Whoredom, or the act of incontinency between single persons; for if either of the parties be married, it is adultery. While the Scriptures give no sanction to those austerities which have been imposed on men under the idea of religion, so on the other hand, they give no liberty for the indulgence of any propensity that would either militate against our own interest or that of others. It is in vain to argue the innocency of fornication from the natural passions implanted in us, sense "marriage is honourable in all, " and wisely appointed for the prevention of those evils which would otherwise ensue; and, besides the existence of any natural propensity in us, is no proof that it is to be gratified without any restriction. That fornication is both unlawful and unreasonable, may be easily inferred, if we consider,
1. That our Saviour expressly declares this to be a crime, Mark 7:21-23 .
2. That the Scriptures declare that fornicators cannot inherit the kingdom of God, 1 Corinthians 6:9 . Hebrews 12:16 . Galatians 5:19-22 .
3. Fornication sinks into a mere brutal commerce, a gratification which was designed to be the cement of a sacred, generous, and tender friendship.
4. It leaves the maintenance and education of children as to the father at least, utterly unsecured.
5. It strongly tempts the guilty mother to guard herself from infamy by methods of procuring abortion, which not only destroys the child, but often the mother.
6. It disqualifies the deluded creatures to be either good wives, or mothers, in any future marriage, ruining that modesty which is the guardian of nuptial happiness.
7. It absolutely disqualifies a man for the best satisfactions; those of truth, and generous friendship.
8. It often perpetuates a disease which may be accounted one of the sorest maladies of human nature, and the effects of which are said to visit the constitution of even distant generations.
Morrish Bible Dictionary 
This was very common among the Gentiles, which accounts for its being mentioned in the message sent from the conference at Jerusalem to the Gentiles, Acts 15:20,29; and its being so often prohibited in the epistles. The word is sometimes used where 'adultery' is the sense. Matthew 5:32; Matthew 19:9 . It often has in the O.T. a symbolical reference to the turning from God to idols. 2 Chronicles 21:11,13; Isaiah 23:17; Ezekiel 16:15,26,29; and in the N.T. to unfaithful intercourse with Babylon, the mother of harlots. Revelation 14:8; Revelation 17:2,4; Revelation 18:3,9 .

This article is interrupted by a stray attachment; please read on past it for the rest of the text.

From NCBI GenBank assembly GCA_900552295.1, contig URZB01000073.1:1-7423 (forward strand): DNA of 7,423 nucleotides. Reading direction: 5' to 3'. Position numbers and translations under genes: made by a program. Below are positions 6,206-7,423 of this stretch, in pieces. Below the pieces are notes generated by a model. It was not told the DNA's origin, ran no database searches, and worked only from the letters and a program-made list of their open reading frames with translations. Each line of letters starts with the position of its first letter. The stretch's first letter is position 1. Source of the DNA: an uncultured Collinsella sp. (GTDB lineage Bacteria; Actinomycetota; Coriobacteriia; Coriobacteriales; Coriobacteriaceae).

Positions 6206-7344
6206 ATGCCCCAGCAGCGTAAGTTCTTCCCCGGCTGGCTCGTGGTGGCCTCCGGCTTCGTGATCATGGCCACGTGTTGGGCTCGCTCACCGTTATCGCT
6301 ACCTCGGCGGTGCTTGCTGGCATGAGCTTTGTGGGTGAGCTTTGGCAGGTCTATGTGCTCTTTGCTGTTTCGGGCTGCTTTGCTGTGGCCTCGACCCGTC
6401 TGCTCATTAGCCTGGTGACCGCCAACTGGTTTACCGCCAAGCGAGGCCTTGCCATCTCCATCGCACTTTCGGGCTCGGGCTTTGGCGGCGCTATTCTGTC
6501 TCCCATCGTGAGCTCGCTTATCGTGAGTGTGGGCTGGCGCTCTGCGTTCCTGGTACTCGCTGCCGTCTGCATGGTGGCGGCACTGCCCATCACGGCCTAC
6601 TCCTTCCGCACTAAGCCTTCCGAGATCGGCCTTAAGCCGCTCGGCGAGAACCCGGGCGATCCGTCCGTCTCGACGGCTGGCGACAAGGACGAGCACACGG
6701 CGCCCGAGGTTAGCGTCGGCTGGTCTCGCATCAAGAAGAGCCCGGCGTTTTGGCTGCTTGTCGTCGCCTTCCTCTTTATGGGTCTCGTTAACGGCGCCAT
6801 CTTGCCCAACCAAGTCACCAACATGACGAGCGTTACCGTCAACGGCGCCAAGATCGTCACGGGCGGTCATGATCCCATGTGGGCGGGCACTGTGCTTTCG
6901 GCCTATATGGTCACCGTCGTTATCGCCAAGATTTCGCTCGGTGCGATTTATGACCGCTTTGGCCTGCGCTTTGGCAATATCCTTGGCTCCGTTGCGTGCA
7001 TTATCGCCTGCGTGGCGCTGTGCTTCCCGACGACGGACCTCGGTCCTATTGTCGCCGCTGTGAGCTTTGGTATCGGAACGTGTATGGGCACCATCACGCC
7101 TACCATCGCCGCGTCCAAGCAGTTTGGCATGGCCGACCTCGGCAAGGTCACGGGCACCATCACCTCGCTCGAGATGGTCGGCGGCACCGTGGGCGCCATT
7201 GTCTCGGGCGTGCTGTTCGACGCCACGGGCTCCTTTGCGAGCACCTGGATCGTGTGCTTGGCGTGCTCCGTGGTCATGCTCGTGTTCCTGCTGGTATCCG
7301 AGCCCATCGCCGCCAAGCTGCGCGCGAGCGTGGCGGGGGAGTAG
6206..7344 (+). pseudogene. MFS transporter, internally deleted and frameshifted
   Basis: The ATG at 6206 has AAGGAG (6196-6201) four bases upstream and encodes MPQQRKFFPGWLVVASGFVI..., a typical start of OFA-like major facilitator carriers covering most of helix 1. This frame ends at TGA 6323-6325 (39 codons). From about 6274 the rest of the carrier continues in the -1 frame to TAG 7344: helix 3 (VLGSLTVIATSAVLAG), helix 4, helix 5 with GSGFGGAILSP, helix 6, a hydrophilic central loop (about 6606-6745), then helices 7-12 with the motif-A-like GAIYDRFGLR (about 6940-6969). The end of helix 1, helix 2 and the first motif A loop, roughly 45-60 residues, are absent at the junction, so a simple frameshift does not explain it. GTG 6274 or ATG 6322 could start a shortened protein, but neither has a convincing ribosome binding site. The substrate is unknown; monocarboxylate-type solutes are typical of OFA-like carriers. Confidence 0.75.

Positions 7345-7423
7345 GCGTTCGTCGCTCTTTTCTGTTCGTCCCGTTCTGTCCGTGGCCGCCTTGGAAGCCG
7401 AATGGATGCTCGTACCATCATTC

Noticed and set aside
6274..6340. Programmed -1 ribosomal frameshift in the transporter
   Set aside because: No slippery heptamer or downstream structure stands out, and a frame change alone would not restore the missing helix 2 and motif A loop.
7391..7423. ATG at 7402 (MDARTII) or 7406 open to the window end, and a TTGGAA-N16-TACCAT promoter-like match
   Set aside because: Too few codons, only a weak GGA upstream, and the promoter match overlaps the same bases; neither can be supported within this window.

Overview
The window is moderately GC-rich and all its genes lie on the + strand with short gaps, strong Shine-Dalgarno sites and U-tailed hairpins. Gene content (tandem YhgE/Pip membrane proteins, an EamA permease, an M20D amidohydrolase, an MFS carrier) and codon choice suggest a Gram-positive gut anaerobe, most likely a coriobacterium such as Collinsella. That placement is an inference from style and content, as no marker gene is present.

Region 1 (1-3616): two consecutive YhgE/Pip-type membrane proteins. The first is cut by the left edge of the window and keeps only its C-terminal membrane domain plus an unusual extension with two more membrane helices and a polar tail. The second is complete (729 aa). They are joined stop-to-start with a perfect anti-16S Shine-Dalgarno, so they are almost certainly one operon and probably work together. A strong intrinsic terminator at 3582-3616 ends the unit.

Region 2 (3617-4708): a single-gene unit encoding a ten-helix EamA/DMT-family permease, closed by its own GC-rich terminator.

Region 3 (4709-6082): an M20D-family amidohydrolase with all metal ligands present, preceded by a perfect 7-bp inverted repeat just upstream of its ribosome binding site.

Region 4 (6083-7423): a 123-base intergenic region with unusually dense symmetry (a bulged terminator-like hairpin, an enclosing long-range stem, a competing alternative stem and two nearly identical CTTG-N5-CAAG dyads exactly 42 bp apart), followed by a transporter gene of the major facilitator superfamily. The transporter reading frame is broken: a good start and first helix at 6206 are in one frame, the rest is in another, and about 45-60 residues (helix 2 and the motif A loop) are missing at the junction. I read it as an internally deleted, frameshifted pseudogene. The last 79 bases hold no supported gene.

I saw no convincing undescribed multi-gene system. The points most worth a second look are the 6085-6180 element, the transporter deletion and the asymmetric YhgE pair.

Wilson's Dictionary of Bible Types 
2 Chronicles 21:11 (a) The word is used to describe the wickedness of a people who forsake the true GOD, and the blessings which He gives in order to follow the attractions of the ungodly world, and of false gods. (See also Isaiah 23:17; Ezekiel 16:15, Ezekiel 16:29; Judges 1:7; Revelation 2:21).
Revelation 17:2-4 (a) GOD thus describes the wickedness of that which claims to be the Church of GOD as it supports and invites wicked men of the world to join with them, and to partake of their religious exercises. (See Revelation 18:3; Revelation 19:2).
American Tract Society Bible Dictionary 
This word is used in Scripture not only for the sin of impurity between unmarried persons, but for idolatry, and for all kinds of infidelity to God. In Ezekiel 16:1-63 , the Jewish church is symbolized as a female infant, growing up to womanhood, and then wedded to Jehovah by covenant. When she breaks her covenant by going after idols, she is justly reproached as an adulteress and a harlot, Jeremiah 2:20 3:8-9 Hosea 3:1 . Adultery and fornication are frequently confounded. Both the Old and New Testaments condemn all impurity and fornication, corporeal and spiritual-idolatry, apostasy, heresy, and infidelity. See Adultery .
Easton's Bible Dictionary 
Leviticus 21:9 19:29 Deuteronomy 22:20,21,23-29 23:18 Exodus 22:16Adultery
But this word is more frequently used in a symbolical than in its ordinary sense. It frequently means a forsaking of God or a following after idols ( Isaiah 1:2; Jeremiah 2:20; Ezekiel 16; Hosea 1:2; 2:1-5; Jeremiah 3:8,9 ).
King James Dictionary 
FORNICA'TION, n. L. fornicatio.
1. The incontinence or lewdness of unmarried persons, male or female also, the criminal conversation of a married man with an unmarried woman. 2. Adultery. Matthew 5 . 3. Incest. 1 Corinthians 5 . 4. Idolatry a forsaking of the true God, and worshipping of idols. 2 Chronicles 21 . Revelation 19 .
Webster's Dictionary 
(1): ( n.) Incest.